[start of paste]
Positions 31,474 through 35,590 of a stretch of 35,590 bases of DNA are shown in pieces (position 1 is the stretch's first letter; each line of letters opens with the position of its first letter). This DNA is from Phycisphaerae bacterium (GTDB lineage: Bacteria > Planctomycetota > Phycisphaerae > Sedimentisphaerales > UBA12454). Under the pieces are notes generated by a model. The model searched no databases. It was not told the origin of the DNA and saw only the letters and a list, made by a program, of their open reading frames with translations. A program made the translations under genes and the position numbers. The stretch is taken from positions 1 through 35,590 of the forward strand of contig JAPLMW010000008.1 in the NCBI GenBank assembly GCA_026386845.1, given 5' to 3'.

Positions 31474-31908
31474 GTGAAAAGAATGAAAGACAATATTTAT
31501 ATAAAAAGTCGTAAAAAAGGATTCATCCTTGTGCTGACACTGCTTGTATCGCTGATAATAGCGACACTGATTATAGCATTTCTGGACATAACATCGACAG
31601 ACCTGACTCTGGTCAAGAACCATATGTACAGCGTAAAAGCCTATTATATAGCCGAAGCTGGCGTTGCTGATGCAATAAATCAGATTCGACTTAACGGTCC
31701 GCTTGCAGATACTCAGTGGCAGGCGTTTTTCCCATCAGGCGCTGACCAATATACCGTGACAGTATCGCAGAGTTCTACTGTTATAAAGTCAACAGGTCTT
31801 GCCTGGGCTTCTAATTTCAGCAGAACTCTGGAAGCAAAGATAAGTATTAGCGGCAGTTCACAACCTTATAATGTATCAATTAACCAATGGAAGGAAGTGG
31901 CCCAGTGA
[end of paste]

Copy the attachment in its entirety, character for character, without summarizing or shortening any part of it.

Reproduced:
Positions 31,474 through 35,590 of a stretch of 35,590 bases of DNA are shown in pieces (position 1 is the stretch's first letter; each line of letters opens with the position of its first letter). This DNA is from Phycisphaerae bacterium (GTDB lineage: Bacteria > Planctomycetota > Phycisphaerae > Sedimentisphaerales > UBA12454). Under the pieces are notes generated by a model. The model searched no databases. It was not told the origin of the DNA and saw only the letters and a list, made by a program, of their open reading frames with translations. A program made the translations under genes and the position numbers. The stretch is taken from positions 1 through 35,590 of the forward strand of contig JAPLMW010000008.1 in the NCBI GenBank assembly GCA_026386845.1, given 5' to 3'.

Positions 31474-31908
31474 GTGAAAAGAATGAAAGACAATATTTAT
31501 ATAAAAAGTCGTAAAAAAGGATTCATCCTTGTGCTGACACTGCTTGTATCGCTGATAATAGCGACACTGATTATAGCATTTCTGGACATAACATCGACAG
31601 ACCTGACTCTGGTCAAGAACCATATGTACAGCGTAAAAGCCTATTATATAGCCGAAGCTGGCGTTGCTGATGCAATAAATCAGATTCGACTTAACGGTCC
31701 GCTTGCAGATACTCAGTGGCAGGCGTTTTTCCCATCAGGCGCTGACCAATATACCGTGACAGTATCGCAGAGTTCTACTGTTATAAAGTCAACAGGTCTT
31801 GCCTGGGCTTCTAATTTCAGCAGAACTCTGGAAGCAAAGATAAGTATTAGCGGCAGTTCACAACCTTATAATGTATCAATTAACCAATGGAAGGAAGTGG
31901 CCCAGTGA